As in the previous case, the number of implanted impurities can be controlled using the fabrication technology. So the number of holes in this doped material can be much greater than the number of holes in a pure semiconductor. A semiconductor of this type is called P semiconductor because it has positive charge carriers. And these impurities are named acceptor impurities, since they accept an electron.

A PN junction is a structure formed by neighboring regions, with different dopings. P type N type semi-conductors. The PN junction is a crucial part of many devices, such as for example, the diode. If a positive voltage drop is applied between the P terminal and the N terminal of a diode, a large current can be observed experimentally. If we change the connectors and a positive voltage drop is applied between the N terminal and the P terminal, an extremely small current, negligible for most practical applications, is observed experimentally.

The PN junction shows this asymmetric behavior. The current can flow in one direction, but not in the other. This is a peculiar behavior which enables a wide spectrum of applications in circuits. To understand this particular feature of the PN junction, we must consider two mechanisms that create an electric current. The diffusion mechanism, and the drift mechanism.

One way to understand the diffusion mechanism is to imagine two sets of different colored particles concentrated in two distinct zones. If the particles are free to move in different directions, their random motion tends to equalize their concentration in the whole volume. Diffusion is the physical mechanism which gives rise to free particles trying to occupy the maximum possible volume.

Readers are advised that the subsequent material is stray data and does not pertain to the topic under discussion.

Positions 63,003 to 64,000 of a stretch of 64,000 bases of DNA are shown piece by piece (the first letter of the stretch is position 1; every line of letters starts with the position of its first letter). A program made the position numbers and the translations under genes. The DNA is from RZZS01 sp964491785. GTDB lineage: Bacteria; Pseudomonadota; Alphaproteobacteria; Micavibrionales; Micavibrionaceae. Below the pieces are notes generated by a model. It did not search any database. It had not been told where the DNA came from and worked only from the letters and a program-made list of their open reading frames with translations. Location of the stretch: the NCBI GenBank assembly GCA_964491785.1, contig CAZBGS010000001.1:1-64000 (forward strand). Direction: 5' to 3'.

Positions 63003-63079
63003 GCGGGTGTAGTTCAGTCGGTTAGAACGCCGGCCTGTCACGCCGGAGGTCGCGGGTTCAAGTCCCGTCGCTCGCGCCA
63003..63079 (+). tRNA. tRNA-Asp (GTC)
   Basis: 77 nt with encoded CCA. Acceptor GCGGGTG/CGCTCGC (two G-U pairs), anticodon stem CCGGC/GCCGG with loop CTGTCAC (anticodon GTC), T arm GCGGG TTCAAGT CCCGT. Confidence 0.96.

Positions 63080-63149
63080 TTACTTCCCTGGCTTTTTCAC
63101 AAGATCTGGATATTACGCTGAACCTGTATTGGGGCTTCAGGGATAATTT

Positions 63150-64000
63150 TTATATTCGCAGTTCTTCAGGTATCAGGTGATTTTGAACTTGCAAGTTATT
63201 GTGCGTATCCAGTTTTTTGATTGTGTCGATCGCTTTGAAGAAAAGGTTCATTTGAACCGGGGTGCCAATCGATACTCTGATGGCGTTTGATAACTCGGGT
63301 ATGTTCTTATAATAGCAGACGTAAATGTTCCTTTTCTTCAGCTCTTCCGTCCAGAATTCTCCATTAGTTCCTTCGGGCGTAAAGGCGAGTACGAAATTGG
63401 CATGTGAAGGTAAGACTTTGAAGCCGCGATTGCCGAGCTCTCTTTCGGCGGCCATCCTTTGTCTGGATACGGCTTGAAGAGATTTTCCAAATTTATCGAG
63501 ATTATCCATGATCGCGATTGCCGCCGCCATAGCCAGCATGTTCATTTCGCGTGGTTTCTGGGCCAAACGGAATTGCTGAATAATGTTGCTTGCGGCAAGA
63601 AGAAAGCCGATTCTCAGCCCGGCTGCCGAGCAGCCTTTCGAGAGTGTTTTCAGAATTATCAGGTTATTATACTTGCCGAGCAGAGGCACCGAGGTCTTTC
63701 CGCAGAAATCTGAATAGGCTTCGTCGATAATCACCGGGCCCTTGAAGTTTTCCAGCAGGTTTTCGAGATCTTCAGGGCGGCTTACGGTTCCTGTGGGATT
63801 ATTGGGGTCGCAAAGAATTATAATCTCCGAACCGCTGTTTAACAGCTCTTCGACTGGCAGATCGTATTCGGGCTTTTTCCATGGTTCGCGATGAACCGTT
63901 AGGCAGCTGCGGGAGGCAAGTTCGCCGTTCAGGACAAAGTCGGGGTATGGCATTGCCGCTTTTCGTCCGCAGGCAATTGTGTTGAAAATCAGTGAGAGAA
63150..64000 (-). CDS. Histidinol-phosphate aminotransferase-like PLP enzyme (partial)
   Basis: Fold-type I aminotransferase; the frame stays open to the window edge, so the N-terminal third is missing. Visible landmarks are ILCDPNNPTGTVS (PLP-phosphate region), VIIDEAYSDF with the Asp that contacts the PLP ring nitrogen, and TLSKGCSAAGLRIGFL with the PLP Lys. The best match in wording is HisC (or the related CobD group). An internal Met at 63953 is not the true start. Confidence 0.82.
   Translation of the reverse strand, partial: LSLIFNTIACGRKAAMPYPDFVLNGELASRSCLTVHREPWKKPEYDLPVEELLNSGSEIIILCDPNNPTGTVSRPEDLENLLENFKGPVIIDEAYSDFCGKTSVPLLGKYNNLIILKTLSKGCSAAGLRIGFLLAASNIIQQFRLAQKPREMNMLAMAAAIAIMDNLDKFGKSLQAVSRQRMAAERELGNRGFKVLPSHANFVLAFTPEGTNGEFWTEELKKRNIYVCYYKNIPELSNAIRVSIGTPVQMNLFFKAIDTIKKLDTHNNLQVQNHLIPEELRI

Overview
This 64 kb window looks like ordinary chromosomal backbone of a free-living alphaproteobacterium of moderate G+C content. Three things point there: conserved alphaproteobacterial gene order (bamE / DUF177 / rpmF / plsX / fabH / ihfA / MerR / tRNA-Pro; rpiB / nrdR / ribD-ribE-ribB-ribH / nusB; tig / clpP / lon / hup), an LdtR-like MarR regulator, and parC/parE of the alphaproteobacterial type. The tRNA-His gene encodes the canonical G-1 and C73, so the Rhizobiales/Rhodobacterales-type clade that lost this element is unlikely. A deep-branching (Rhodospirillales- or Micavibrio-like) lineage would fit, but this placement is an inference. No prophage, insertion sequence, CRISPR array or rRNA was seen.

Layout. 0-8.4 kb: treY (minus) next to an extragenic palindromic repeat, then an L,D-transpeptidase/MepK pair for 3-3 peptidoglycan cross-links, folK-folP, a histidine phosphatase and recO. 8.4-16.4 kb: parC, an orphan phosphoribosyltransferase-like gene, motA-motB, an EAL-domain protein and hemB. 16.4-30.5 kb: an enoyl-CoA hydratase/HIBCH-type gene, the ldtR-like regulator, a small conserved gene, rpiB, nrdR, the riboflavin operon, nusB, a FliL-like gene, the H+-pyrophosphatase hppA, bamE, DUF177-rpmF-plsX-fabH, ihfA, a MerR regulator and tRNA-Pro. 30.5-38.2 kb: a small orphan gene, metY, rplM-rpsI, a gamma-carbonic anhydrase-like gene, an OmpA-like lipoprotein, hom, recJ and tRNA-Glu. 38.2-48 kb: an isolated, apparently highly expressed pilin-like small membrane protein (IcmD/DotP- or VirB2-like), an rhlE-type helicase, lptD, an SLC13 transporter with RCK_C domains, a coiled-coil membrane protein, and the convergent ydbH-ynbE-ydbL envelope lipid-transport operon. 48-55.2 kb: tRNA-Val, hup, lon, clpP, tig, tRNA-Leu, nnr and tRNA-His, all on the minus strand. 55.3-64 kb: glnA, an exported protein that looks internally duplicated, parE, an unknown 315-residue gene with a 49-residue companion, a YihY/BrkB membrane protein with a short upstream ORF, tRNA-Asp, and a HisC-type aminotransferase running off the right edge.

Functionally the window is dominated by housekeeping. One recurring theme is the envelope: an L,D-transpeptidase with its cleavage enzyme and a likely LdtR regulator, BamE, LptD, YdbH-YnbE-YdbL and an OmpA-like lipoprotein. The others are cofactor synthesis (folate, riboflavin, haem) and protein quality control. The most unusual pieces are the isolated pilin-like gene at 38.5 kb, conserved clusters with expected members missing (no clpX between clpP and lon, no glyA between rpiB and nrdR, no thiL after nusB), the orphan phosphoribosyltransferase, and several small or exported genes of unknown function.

The drift mechanism is a movement caused by an electric field. This electric field makes the positive charge carriers move in one direction, and the negative charge carriers in the other. If there is an electric field in a region of space, there will be an electric potential associated with it. The electric field points in the direction in which the electric potential decreases. The varying electric potential acts as a barrier, preventing the charged movement.

Its effects can be understood with the following analogy. Let us consider a body moving at a certain speed in the gravitational field. If the body rises. It loses kinetic energy, and gains potential energy. If the initial kinetic energy is not sufficient, the body will be unable to cross the barrier. But in the event that the initial kinetic energy is enough, the body may be able to surmount it, and even have sufficient kinetic energy left to enable it to continue its movement.

Similarly, the electric potential behaves like a barrier to the charged particles. It allows the particles to surmount it, whenever the kinetic energy is great enough.

The process of fabricating a PN junction begins with an N type or P type doped semi-conductor, into which the opposite type of impurity is introduced. To understand how this structure works, and what physical processes take place in it, a didactic model is used. To model consists of a P semi-conductor, perfectly matched to an N semiconductor.

The P semiconductor has a much higher hole concentration than the N semiconductor. Therefore, holes from the P region will diffuse into the N region. Similarly, electrons from the N region will diffuse into the P region. The diffusion of electrons and holes creates a region depleted of free charged particles, leaving behind the ionized impurities from which these charged particles come. This a region of positive ionized impurities, and a region of negative ionized impurities, appear in the PN junction.

This special distribution of charges creates an electric field. The electric potential associated with this field acts as a barrier that prevents the displacement of the electrons and holes. Equilibrium is reached when the diffusion current equals the drift current.